Driven: New Plug-In Hybrid Lexus NX 450h Compact SUV – Forbes
Lexus NX450h PHEV
The last time I experienced the Lexus NX was in February 2020, moments before the pandemic altered our world. We were on a family vacation in the Lake District, driving and hiking this glorious part of the country where the English Romantics wrote their most delicate prose and where Beatrix Potter imagined the imaginative characters for her timeless children’s novels, blissfully unaware of what was about to happen.
Two and a half years on, and as the world begins to find a certain balance, I’ve been loaned the latest iteration of the NX — the Japanese marque’s medium-sized lux SUV. The model sent to me is the 450h+ PHEV Takumi, the latter being something Lexus is keen to expand on, but more on this later.
The NX is now in its second generation, having been re-engineered and restyled to meet today’s … [+]
The NX is now in its second generation, having been re-engineered and restyled to meet today’s needs. Much like our drive in the Lakes, this plug-in hybrid electric hasn’t needed much refueling. In fact, despite using the car daily for our commutes, shopping and family visits outside the city, we have only refueled once.
Lexus says as much as 95% of the vehicle’s parts are new, including the electrified powertrain. And the figures are impressive: 305bhp, combined CO2 emissions between 20 and 26g/km and 43 to 47 miles EV combined driving range — rising to 55 to 61 miles in the urban cycle.
The spindle grille is central to the design theme, a distinctive feature to identify the NX as a Lexus in what is otherwise a cookie-cutter SUV market. This car sees the grille receive a new mesh pattern with U-shaped blocks that create a more robust three-dimensional look. On my model, the same U-motif can be seen in the design of the Takumi grade alloy wheel.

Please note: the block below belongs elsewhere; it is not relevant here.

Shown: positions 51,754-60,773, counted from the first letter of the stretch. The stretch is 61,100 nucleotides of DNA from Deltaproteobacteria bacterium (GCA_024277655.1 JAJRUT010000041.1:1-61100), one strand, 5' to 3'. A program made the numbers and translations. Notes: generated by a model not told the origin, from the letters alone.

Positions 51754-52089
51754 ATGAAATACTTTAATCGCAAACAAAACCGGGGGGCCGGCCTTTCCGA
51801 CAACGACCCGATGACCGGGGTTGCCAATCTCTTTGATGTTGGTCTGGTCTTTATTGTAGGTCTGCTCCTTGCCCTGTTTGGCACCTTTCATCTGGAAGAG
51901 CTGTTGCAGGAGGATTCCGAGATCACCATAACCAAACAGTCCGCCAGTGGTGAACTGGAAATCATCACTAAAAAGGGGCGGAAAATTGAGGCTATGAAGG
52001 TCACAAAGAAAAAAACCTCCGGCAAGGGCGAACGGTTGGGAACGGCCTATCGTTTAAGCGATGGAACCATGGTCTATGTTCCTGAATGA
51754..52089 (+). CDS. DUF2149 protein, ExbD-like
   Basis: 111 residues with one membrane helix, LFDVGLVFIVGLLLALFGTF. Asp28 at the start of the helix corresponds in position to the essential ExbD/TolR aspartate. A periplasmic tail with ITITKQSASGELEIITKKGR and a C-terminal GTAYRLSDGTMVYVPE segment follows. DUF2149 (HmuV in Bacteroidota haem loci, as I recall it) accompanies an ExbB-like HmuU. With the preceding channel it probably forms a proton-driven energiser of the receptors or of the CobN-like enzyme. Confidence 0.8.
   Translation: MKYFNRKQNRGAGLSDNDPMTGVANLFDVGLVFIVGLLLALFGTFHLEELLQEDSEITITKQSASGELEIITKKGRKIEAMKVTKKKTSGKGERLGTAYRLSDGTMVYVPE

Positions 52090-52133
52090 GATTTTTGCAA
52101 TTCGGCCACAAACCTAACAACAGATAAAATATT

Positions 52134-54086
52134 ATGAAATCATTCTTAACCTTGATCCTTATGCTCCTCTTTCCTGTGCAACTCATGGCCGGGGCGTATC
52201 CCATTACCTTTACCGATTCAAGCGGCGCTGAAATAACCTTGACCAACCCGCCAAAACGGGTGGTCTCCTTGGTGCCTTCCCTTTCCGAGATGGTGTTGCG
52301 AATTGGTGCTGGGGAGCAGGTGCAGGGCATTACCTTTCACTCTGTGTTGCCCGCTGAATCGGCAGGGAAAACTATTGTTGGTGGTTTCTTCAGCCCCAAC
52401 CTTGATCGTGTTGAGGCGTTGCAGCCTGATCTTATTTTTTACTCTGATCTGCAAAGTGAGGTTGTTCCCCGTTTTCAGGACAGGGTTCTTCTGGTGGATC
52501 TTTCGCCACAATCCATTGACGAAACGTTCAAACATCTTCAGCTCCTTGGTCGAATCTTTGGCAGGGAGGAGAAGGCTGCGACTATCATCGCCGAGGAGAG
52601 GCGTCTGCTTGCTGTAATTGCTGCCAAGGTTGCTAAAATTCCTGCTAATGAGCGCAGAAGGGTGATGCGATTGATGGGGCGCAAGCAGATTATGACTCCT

The characteristic spindle grille helps identify the NX as a Lexus in what is otherwise a … [+]
The higher grade NX cars, like this Takumi model, receive four-projector LED headlights with adaptive high-beam tech, a superior technology for driving in the dark, especially in country lanes. Meanwhile, at the rear, a new L-shaped light cluster and the marque’s signature blade lighting spanning the vehicle’s width help distinguish the NX from behind. A final touch sees the emblem on the tailgate be replaced with the name Lexus in capital letters. It’s meant to strengthen brand identity, but I’m not convinced it’s necessary to spell things out so literally.
There are lots of lovely little touches as you step inside the car. The cabin sees the most notable design revisions to be a much calmer and less cluttered space. I’m particularly drawn to the smooth, simple door handles inspired by the Japanese home’s traditional shoji sliding room dividers. This NX also debuts a new easy-to-navigate multimedia platform — an aspect that was slightly flawed in previous Lexus cars. And it benefits from the company’s latest active safety features, which significantly help navigate London’s chaotic roads.
The Lexus NX cabin is a fine space to occupy</…….